The late John William Pope, a Raleigh businessman and philanthropist, established the Pope Eagle Scout Scholarship Program in 2001 to support the studies and development of future free enterprise leaders. The program has continued with an annual $40,000 matching grant from the Pope Foundation.
The Occoneechee Council is the largest Boy Scouts Council in North Carolina and serves over 20,000 scouts each year. They have served as the only partner for the Pope Foundation’s scholarship program since its inception.
Learn more about the Pope Foundation’s support of the Occoneechee Council.
From the John William Pope Foundation and the North Carolina Museum of Art
March 13, 2016
RALEIGH, N.C. — The John William Pope Foundation, named for the founder of the Variety Wholesalers and Roses retail discount chain, has awarded a $500,000 grant to the North Carolina Museum of Art in Raleigh to name one of the museum’s gallery spaces in memory of the late Joyce W. Pope.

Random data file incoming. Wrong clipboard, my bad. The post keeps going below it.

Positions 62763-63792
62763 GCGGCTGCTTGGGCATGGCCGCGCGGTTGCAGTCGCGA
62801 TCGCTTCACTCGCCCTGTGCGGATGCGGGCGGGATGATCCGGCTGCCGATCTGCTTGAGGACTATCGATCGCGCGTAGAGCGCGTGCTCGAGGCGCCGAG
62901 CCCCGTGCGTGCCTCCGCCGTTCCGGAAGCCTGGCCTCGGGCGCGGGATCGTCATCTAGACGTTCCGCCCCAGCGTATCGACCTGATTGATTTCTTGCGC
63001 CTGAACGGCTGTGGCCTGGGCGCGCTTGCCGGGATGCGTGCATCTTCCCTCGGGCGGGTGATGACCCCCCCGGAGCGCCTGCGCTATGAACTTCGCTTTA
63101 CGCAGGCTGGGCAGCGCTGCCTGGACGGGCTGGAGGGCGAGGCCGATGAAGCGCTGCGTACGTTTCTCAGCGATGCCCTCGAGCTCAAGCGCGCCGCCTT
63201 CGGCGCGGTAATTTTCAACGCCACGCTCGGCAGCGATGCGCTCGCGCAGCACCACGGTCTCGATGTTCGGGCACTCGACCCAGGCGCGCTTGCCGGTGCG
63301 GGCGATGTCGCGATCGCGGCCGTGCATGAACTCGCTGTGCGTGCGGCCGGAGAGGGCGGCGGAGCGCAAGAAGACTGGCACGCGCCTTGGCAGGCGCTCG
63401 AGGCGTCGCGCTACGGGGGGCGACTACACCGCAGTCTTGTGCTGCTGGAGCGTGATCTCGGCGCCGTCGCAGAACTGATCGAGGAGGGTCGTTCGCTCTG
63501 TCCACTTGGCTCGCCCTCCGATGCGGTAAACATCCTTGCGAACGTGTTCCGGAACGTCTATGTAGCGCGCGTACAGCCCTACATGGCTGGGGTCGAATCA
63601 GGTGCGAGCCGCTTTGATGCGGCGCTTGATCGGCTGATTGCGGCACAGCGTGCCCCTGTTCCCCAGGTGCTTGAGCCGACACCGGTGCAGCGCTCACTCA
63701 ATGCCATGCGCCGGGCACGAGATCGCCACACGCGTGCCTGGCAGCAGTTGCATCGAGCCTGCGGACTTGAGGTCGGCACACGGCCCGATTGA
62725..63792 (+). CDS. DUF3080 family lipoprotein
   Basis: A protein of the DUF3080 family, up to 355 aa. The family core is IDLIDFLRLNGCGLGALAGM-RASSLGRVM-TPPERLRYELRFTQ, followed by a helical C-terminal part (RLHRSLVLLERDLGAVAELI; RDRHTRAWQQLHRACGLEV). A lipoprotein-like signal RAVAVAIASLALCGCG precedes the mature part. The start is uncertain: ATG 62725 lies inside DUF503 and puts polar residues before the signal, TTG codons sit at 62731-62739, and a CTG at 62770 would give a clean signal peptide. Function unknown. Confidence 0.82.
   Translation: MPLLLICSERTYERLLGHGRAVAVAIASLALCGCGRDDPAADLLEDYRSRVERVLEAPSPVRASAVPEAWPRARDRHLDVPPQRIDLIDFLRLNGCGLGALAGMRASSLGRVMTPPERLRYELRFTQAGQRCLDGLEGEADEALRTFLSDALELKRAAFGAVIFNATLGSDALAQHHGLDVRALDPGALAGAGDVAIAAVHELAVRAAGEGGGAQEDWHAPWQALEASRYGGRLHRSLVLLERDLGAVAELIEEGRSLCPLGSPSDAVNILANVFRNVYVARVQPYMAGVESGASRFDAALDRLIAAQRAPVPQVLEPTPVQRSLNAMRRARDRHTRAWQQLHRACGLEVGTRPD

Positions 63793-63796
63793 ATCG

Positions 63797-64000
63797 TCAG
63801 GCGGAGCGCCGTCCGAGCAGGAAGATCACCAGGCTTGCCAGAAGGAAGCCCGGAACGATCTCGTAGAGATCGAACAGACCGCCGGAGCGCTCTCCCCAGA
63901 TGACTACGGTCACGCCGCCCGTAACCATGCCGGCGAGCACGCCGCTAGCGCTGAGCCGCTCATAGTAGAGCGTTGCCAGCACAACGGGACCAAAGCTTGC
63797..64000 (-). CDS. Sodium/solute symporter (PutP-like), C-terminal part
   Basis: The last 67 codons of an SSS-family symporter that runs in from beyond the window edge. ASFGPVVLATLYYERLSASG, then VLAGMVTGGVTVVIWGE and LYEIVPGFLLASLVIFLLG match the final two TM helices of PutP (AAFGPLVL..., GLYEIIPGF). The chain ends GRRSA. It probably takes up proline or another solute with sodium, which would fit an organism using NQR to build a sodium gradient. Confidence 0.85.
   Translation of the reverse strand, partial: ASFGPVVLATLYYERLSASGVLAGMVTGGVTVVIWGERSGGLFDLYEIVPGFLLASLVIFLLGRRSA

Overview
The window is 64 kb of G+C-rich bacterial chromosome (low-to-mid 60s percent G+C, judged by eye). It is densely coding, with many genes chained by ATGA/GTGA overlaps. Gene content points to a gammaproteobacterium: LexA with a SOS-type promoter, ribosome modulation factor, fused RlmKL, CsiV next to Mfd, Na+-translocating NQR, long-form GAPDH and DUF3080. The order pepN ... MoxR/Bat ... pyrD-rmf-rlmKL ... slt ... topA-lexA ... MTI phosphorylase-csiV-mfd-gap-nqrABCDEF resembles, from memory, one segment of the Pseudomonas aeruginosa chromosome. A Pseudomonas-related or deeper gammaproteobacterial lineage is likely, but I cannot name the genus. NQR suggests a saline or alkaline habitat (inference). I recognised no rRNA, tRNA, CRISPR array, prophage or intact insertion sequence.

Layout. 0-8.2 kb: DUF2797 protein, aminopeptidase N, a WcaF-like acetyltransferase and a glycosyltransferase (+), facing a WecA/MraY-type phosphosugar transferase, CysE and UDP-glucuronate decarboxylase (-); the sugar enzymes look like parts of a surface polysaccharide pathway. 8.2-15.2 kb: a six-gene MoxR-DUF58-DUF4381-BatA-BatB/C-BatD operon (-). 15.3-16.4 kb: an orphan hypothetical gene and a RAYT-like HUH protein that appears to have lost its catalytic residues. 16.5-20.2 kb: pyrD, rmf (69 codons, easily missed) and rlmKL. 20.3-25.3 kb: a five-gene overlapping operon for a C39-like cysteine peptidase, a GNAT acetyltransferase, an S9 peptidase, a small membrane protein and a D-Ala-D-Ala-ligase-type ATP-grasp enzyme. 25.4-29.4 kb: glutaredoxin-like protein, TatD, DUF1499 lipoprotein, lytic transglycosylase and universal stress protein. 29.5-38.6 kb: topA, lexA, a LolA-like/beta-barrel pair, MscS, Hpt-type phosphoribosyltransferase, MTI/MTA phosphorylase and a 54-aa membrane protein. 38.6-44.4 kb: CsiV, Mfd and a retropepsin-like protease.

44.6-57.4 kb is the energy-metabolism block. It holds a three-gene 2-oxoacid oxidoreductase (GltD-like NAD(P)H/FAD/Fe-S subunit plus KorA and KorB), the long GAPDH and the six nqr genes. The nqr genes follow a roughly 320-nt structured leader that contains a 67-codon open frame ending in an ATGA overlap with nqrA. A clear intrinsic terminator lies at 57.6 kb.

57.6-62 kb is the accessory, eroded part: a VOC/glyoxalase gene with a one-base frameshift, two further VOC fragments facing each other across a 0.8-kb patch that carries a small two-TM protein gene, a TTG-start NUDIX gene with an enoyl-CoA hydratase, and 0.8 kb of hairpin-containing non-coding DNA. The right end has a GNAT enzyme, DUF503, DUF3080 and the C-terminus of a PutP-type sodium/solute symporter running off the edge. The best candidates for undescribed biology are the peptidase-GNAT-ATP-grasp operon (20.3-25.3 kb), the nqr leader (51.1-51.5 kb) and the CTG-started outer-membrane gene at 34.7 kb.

The Museum’s Gallery 2, a 2,800-square-foot gallery space that’s hosted exhibitions of work by Edvard Munch and Leonardo da Vinci, will be renamed as the Joyce W. Pope Gallery.
Joyce W. Pope, wife of John William Pope and mother of the Variety Wholesalers CEO, chairman and former state budget director Art Pope, was president of the Pope Foundation from 1986 to 1992. She was also a founding member of the Raleigh Fine Arts Society.
In a news release about the announcement, Art Pope noted that his mother had always been a strong supporter of the arts. “She would be humbled. But I also think she would be delighted to know that many visitors, particularly student visitors, will continue to enjoy fine works of art during their Museum trips in a gallery that bears her name,” he stated.
The first exhibition to be presented in the new Joyce W. Pope Gallery is American Impressionist: Childe Hassam and the Isles of Shoals, which opens March 19.